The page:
(CNSNews.com) - Secretary of State Antony Blinken delivered a stern message to Russian Foreign Minister Sergey Lavrov when the two men met in Sweden on Thursday, but the question remains -- does Russia care what the Biden administration says?
Blinken said the United States and its allies are "deeply concerned" by Russia's "significant aggressive moves against Ukraine," including the Russian troop buildup on Ukraine's border:
"It’s now on Russia to de-escalate the current tensions by reversing the recent troop buildup, returning forces to normal peacetime positions, and refraining from further intimidation and attempts to destabilize Ukraine," Blinken said in Stockholm. "We’re watching the situation very closely. We’re in close contact and coordination with our allies."
Blinken noted, "We’ve seen this playbook before in 2014, when Russia last invaded Ukraine. Despite uncertainty about intentions and timing, we must and we will prepare for all contingencies, while working to see to it that Russia reverses course."
'What provoked this?'
"My worry is an invasion, the size of which we hadn't seen since World War II," Rep. Michael McCaul (R-Texas), the ranking member of the House Foreign Affairs Committee, told Fox News on Thursday.
They (Russia) are very determined, very serious about this. There are about 100,000 Russian troops on the Ukraine border as I speak, with many more on their way from Moscow.
And you have to ask the question, what provoked this? I would go back to Afghanistan and the showing of weakness by the unconditional surrender to the Taliban. This has provoked not only Mr. Putin, but also President Xi and China, as they look at imperial China and Taiwan and the islands in the South China Sea.
This is all happening in real time. And it's happening very quickly after the fall of Afghanistan.
McCaul said Russian President Vladimir Putin has always wanted to reclaim Ukraine as part of his plan to restore the old Soviet empire:
And Ukraine was the breadbasket of Russia. So this has been on their plate for quite some time. They have always wanted to take it back. And I think they're making a calculation that this president (Biden) is exhibiting weakness, and that he's not going to -- he's not going to respond.
So I think it's important for the administration to show deterrence here and for our NATO allies to show -- demonstrate to Putin, this will come at a high price if you do this. If they can move in, like China did in Hong Kong, they will do it.
Blinken said on Thursday he made it "very clear" to Lavrov that the United States will "hold Russia responsible for its actions, including our commitment to work with European allies to impose severe costs and consequences on Russia if it takes further aggressive action against Ukraine."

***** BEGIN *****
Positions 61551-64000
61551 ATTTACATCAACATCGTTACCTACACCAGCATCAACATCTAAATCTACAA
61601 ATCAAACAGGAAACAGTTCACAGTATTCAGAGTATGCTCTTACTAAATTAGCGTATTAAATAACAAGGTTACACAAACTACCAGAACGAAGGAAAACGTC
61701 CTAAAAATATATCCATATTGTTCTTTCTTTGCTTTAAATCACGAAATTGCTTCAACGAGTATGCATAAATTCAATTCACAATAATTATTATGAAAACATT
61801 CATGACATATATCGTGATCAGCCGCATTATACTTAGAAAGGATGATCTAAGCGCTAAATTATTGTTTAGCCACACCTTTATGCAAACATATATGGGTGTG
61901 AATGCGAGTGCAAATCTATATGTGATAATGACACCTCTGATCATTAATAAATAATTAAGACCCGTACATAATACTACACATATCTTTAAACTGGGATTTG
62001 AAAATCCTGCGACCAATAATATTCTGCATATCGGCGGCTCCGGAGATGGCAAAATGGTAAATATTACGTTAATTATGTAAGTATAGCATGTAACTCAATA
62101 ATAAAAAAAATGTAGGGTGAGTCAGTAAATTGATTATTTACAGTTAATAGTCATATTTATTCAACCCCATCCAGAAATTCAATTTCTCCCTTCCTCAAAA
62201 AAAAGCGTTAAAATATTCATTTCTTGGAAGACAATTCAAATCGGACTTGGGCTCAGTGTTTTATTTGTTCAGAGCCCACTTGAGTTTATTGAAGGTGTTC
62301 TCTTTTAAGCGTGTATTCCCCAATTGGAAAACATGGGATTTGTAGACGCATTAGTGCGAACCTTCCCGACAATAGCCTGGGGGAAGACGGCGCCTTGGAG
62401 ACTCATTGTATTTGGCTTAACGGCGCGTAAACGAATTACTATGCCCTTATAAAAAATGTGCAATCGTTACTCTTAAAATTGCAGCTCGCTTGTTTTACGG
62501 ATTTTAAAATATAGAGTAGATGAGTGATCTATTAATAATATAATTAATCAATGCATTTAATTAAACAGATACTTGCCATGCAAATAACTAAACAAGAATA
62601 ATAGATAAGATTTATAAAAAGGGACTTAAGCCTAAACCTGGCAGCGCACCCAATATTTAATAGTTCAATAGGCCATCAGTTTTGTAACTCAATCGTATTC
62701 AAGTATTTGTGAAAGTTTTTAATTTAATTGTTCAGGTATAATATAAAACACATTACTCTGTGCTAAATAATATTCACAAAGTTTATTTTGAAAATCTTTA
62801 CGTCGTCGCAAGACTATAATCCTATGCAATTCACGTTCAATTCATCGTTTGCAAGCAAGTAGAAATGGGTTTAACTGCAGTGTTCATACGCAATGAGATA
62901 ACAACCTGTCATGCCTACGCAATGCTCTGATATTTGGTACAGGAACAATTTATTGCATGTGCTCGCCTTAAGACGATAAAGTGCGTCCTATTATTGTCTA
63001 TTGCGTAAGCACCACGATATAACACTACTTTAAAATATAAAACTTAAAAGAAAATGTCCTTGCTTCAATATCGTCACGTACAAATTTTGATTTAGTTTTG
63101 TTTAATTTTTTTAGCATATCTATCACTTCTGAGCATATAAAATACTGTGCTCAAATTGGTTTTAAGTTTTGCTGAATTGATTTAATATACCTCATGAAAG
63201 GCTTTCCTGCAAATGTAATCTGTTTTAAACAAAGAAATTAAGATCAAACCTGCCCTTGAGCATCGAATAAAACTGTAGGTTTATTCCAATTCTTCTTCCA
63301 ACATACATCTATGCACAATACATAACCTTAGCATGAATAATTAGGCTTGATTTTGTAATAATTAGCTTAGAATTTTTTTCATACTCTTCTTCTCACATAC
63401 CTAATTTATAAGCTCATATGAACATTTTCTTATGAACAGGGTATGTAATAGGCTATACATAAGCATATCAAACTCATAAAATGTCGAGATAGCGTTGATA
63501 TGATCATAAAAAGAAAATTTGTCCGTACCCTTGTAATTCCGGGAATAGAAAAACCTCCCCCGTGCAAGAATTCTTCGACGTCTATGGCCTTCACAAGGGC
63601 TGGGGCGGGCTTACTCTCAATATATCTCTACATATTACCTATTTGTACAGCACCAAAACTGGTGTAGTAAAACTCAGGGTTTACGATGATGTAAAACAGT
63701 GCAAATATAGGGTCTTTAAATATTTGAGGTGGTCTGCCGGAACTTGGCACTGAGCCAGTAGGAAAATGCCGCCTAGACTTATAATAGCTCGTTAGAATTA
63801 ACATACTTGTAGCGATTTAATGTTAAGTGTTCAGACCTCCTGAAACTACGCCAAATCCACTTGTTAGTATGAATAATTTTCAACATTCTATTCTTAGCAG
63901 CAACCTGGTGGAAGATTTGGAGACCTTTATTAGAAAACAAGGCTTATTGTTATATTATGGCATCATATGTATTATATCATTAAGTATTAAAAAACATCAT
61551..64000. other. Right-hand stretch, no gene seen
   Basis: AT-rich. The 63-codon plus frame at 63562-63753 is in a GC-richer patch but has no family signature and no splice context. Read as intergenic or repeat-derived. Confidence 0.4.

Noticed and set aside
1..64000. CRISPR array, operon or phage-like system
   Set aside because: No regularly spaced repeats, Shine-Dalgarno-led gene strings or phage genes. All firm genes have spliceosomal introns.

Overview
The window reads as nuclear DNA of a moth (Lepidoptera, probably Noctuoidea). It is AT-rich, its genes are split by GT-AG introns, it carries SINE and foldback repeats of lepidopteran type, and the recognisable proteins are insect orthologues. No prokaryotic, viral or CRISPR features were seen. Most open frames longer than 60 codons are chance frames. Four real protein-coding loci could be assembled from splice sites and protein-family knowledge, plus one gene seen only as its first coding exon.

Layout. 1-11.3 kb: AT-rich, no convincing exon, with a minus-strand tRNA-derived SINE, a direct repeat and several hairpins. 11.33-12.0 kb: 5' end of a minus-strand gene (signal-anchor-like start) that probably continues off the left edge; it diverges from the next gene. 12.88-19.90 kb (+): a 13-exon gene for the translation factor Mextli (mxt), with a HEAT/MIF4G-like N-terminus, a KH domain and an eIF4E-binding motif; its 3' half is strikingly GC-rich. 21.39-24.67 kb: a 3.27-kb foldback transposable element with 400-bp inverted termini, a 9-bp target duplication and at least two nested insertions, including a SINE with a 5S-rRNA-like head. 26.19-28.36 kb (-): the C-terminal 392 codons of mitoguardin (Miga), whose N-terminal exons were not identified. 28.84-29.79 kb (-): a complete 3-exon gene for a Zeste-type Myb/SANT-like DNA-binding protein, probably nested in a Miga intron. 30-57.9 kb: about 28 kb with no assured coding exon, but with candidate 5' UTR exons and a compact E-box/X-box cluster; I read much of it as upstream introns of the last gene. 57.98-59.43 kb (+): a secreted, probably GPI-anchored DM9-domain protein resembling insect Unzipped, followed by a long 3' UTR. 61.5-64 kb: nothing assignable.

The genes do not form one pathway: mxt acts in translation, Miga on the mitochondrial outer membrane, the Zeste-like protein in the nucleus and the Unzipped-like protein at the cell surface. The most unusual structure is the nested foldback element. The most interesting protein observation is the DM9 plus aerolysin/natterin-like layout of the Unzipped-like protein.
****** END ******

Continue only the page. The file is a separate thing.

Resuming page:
Blinken stressed diplomacy, saying the U.S. is prepared to work with both Ukraine and Russia "to support a diplomatic resolution through implementation of the Minsk agreements in any way that we can. That diplomatic way forward can avert a crisis that would serve no one’s interests.
"Foreign Minister Lavrov and I had candid exchanges on our different perspectives. We agreed to report those back to our presidents, who may have the opportunity to speak directly in the near future.""
No phone call between Putin and Biden has been announced so far.
McCaul stopped short of predicting a U.S. military response to a Russian invasion of Ukraine, saying that "sanctions will be extremely important and, I think, effective."
I do think it's important that NATO and our allies have a presence in Ukraine as this threat plays out. But, remember, this is the same president and administration who, when Congress put mandatory sanctions on Nord Stream 2 pipeline that will go from Russia into Europe, President Biden waived those sanctions in the national interests.
I don't know how that's in the national security interests of the United States to allow Putin to complete his pipeline into Russia, making Europe dependent on Russian oil and gas. In fact, in the national defense authorization debate going on right now, I passed an amendment to take away that presidential waiver.
And that is sitting down in the Senate. And this has been Secretary Blinken's number one job right now is to get my amendment stripped out the national defense authorization.
I don't understand this foreign policy that emboldens our adversaries like Mr. Putin. I think he sees that as weakness. And the only reason they did it is because they had a summit with Putin, and they wanted to make him happy in this discussion.
Ukraine is not a member of NATO.